DOCTOR'S VIEW ARCHIVE

Psoriasis Drugs Strike Immune Targets

Medical Author: Frederick Hecht, M.D.
Medical Editor: Barbara K. Hecht, Ph.D.

Nov. 20, 2003 -- Psoriasis is a common skin disease that cannot be cured but can be treated. There are a growing number of options for the treatment of psoriasis. Among them are two drugs called Raptiva (efalizumab) and Enbrel (etanercept). Reports of the efficacy of these two drugs appear today along with an editorial in The New England Journal of Medicine.

Psoriasis is an autoimmune disease. The immune system attacks the skin and causes new skin cell growth to be too rapid. This produces thick, red, scaly, inflamed patches on the skin. Psoriasis affects about 4.5 million Americans. Plaque psoriasis, the most common form of the disease, is characterized by inflamed patches of skin topped with silvery white scales. Psoriasis can be limited to a few spots or involve extensive areas of the body, appearing most commonly on the scalp, knees, elbows and trunk.

Raptiva (efalizumab)

This drug was approved late last month by the FDA for the treatment of moderate-to-severe plaque psoriasis. Raptiva is a form of biologic therapy. It is a humanized monoclonal antibody that inhibits the activation of T cells which are responsible for the symptoms of psoriasis. The drug can be self-administered by patients as a single, once-weekly, subcutaneous injection.

What's New: A randomized trial has shown the efficacy of Raptiva as a treatment for moderate-to-severe plaque psoriasis. After 12 weeks, 25% of the patients who received Raptiva had an improvement in a psoriasis index of at least 75%, as compared with 5% of those who received placebo.

Comment: Studies of longer duration are needed to determine whether Raptiva is a useful therapy for psoriasis.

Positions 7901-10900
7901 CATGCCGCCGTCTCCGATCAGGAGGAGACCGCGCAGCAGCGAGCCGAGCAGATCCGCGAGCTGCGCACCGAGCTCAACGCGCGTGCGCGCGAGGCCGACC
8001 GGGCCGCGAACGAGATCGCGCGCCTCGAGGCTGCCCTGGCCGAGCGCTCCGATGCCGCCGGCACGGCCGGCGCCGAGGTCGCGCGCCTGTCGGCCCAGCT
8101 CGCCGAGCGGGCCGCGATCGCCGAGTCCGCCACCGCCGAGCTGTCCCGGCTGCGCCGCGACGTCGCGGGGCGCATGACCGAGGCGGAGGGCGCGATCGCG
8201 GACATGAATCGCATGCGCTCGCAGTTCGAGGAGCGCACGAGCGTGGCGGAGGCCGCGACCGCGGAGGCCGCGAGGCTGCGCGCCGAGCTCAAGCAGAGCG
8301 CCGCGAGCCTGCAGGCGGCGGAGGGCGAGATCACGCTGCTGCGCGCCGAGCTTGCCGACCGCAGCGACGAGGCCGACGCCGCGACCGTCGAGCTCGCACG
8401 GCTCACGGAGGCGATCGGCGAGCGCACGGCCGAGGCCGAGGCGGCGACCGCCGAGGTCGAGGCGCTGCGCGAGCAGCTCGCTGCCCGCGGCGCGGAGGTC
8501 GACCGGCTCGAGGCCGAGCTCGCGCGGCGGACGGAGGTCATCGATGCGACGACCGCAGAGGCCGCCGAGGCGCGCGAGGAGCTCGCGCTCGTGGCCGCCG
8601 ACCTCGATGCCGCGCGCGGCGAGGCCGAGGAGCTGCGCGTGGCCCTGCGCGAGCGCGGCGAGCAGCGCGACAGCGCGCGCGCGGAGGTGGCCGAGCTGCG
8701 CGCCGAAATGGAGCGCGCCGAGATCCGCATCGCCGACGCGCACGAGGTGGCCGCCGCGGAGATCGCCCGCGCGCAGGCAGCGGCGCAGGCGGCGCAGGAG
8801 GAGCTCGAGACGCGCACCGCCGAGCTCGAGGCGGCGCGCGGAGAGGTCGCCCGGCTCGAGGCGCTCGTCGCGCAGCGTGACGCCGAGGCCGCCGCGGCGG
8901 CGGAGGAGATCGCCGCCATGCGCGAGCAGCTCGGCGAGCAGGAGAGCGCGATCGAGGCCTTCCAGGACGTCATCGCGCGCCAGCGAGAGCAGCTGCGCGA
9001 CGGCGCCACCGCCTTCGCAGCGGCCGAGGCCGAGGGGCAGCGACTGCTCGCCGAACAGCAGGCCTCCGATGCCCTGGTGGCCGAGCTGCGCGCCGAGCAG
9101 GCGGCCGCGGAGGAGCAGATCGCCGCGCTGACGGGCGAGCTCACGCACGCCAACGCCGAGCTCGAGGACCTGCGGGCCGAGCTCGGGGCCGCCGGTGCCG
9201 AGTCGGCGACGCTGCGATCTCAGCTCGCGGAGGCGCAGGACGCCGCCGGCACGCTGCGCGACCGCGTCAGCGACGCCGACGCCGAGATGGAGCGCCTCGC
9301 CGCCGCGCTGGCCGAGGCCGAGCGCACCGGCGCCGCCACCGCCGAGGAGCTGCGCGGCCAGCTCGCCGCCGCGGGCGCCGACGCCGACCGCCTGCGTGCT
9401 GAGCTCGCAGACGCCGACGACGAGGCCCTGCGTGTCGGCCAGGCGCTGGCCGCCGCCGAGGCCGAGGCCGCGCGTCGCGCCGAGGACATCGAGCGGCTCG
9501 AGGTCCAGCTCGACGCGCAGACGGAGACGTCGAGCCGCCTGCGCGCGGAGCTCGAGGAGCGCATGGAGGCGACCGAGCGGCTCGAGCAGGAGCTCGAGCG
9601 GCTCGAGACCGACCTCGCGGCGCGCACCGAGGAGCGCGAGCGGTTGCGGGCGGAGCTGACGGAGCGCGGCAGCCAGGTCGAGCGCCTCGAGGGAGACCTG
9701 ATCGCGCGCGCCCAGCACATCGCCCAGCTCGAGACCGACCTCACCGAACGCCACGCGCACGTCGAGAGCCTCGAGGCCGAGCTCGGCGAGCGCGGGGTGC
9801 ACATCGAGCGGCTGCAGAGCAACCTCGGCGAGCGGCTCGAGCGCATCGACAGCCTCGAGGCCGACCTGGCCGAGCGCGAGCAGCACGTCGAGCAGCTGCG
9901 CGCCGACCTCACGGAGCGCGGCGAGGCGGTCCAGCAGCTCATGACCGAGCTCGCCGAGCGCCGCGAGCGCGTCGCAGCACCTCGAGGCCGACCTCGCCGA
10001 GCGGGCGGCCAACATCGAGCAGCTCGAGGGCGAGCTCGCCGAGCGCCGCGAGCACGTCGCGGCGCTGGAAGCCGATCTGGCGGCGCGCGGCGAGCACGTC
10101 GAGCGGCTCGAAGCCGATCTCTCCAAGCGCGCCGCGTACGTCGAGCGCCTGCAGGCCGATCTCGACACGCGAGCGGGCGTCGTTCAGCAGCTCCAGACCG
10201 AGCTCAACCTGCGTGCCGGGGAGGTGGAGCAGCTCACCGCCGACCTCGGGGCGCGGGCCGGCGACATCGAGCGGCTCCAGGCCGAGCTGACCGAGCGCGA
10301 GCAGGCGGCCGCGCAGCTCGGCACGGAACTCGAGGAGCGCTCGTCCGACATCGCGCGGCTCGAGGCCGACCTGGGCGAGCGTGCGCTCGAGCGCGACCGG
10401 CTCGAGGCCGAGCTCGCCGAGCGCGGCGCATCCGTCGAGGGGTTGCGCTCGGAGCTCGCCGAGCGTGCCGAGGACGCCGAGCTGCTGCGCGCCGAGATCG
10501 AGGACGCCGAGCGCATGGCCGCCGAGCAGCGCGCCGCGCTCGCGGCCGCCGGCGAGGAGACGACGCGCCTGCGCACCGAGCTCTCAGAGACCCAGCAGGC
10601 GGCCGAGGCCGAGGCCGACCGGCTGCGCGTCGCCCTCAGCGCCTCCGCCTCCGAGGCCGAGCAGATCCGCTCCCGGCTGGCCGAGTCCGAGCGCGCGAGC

Enbrel (etanercept)

This is also a form of biologic therapy. Enbrel is an injectable drug approved by the FDA for treating psoriatic arthritis, ankylosing spondylitis, and rheumatoid arthritis. Enbrel blocks what is called tumor necrosis factor (TNF) alpha, a protein that the body makes. TNF alpha promotes inflammation and its associated fever and signs (pain, tenderness, and swelling). Enbrel binds to TNF alpha and acts like a sponge to remove most of the TNF alpha molecules from the blood.

What's New: Treatment with Enbrel resulted in significant improvement for patients with moderate-to-severe plaque psoriasis who participated in a 24-week randomized trial The rates of adverse events were similar in the Enbrel and placebo groups.

Comment: Enbrel is an effective treatment for plaque psoriasis. However, the safety and efficacy of the long-term use of this drug for psoriasis have not yet been studied.

Perspective

Which of these drugs is better? That is uncertain. But "one thing is certain: we have not seen the last of biologic therapies for psoriasis," concludes Thomas S. Kupper in today's New England Journal, "and this will ultimately be a boon to patients with this chronic, debilitating disease."

Sources:

Mark Lebwohl and Others. A Novel Targeted T-Cell Modulator, Efalizumab, for Plaque Psoriasis. New Engl J Med 2003; 349: 2004-2013. Craig. L. Leonardi and Others. Etanercept as Monotherapy in Patients with Psoriasis. New Engl J Med 2003; 349: 2014-2022. Thomas S. Kupper. Immunological Targets in Psoriasis. New Engl J Med 2003; 349: 1987-1990.

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Last Editorial Review: 12/29/2004




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